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What Scientested developed the amino acid codon chart?

I need a good grade in my bio class and my teacher said if i could find out who developed the amino acid codon chart i could get some extra credit

so could u please tell me who it is i googled it but couldn't find an answer


1 Answer

  • Anonymous
    1 decade ago
    Favorite Answer

    After the structure of DNA was deciphered by James Watson, Francis Crick, Maurice Wilkins and Rosalind Franklin, serious efforts to understand the nature of the encoding of proteins began. George Gamow postulated that a three-letter code must be employed to encode the 20 standard amino acids used by living cells to encode proteins (because 3 is the smallest integer n such that 4n is at least 20).

    The fact that codons did consist of three DNA bases was first demonstrated in the Crick, Brenner et al. experiment. The first elucidation of a codon was done by Marshall Nirenberg and Heinrich J. Matthaei in 1961 at the National Institutes of Health. They used a cell-free system to translate a poly-uracil RNA sequence (or UUUUU... in biochemical terms) and discovered that the polypeptide that they had synthesized consisted of only the amino acid phenylalanine. They thereby deduced from this poly-phenylalanine that the codon UUU specified the amino-acid phenylalanine. Extending this work, Nirenberg and his coworkers were able to determine the nucleotide makeup of each codon. In order to determine the order of the sequence, trinucleotides were bound to ribosomes, and radioactively labeled aminoacyl-tRNA was used to determine which amino acid corresponded to the codon. Nirenberg's group was able to determine the sequences of 54 out of 64 codons.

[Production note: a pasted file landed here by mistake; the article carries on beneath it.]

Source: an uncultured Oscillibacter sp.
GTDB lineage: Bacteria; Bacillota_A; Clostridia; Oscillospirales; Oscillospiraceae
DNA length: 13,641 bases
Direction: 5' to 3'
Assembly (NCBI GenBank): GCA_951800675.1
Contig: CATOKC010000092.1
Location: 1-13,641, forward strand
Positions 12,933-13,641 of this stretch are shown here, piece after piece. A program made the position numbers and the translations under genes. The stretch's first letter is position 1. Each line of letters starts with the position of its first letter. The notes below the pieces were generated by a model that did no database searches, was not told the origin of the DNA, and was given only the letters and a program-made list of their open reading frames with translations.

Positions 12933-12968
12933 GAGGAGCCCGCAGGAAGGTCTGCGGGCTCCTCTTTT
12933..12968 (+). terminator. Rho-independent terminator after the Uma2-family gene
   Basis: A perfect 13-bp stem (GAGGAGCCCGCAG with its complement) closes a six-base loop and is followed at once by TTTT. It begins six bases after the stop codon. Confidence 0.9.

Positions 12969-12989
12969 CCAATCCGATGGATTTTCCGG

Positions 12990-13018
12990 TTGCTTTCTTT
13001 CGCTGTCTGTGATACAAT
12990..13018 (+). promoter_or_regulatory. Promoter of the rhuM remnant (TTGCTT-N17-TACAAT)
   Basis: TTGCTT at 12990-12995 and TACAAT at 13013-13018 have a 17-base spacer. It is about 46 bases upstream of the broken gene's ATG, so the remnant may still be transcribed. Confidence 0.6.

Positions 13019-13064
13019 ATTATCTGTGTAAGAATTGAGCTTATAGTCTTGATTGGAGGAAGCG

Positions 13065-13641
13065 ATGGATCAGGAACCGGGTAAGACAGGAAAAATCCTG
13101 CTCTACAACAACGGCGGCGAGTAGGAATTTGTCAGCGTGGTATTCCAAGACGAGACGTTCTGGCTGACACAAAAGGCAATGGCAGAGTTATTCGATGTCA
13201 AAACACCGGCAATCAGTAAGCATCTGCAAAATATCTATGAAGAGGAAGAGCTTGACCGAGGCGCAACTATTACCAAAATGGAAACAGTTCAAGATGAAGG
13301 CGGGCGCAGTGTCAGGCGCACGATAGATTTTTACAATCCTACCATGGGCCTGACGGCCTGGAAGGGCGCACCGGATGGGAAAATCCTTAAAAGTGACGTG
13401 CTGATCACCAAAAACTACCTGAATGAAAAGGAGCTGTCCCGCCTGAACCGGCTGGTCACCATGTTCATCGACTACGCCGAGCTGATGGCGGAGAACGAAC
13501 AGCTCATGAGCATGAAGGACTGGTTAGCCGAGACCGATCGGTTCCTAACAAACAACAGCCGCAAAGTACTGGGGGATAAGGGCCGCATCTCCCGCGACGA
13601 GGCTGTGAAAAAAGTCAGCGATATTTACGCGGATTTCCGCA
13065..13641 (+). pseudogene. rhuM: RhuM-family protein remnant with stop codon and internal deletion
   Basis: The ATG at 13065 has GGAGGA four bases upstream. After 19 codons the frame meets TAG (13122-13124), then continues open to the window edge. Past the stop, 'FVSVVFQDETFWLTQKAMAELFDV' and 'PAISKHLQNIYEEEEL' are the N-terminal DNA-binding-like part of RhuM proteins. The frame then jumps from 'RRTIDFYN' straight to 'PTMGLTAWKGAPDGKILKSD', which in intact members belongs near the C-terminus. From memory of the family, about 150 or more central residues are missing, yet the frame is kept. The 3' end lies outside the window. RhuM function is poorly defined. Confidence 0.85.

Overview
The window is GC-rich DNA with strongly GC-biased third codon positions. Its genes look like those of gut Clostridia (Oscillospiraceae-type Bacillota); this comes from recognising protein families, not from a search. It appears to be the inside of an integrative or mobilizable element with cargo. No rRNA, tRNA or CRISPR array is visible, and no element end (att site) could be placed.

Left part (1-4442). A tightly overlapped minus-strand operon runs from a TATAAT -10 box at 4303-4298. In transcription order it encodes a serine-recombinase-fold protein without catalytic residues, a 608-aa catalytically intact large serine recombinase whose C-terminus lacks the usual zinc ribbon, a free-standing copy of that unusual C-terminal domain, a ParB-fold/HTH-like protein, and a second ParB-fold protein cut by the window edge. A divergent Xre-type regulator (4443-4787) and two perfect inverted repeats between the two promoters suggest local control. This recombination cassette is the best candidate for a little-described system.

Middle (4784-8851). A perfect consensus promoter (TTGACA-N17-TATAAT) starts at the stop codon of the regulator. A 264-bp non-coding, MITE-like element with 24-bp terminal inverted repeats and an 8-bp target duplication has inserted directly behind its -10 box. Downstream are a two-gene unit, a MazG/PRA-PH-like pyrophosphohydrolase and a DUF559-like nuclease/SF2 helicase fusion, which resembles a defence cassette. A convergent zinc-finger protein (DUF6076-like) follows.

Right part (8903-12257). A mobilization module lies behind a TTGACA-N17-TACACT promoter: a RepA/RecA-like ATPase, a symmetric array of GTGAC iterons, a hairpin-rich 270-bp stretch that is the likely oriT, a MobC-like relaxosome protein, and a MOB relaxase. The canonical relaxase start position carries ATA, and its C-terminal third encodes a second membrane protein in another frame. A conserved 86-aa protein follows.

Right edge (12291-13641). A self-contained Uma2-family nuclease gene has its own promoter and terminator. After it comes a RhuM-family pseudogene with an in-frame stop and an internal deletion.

Subsequent work by Har Gobind Khorana identified the rest of the code, and shortly thereafter Robert W. Holley determined the structure of transfer RNA, the adapter molecule that facilitates translation. This work was based upon earlier studies by Severo Ochoa, who received the Nobel prize in 1959 for his work on the enzymology of RNA synthesis. In 1968, Khorana, Holley and Nirenberg also received the Nobel Prize in Physiology or Medicine for their work.

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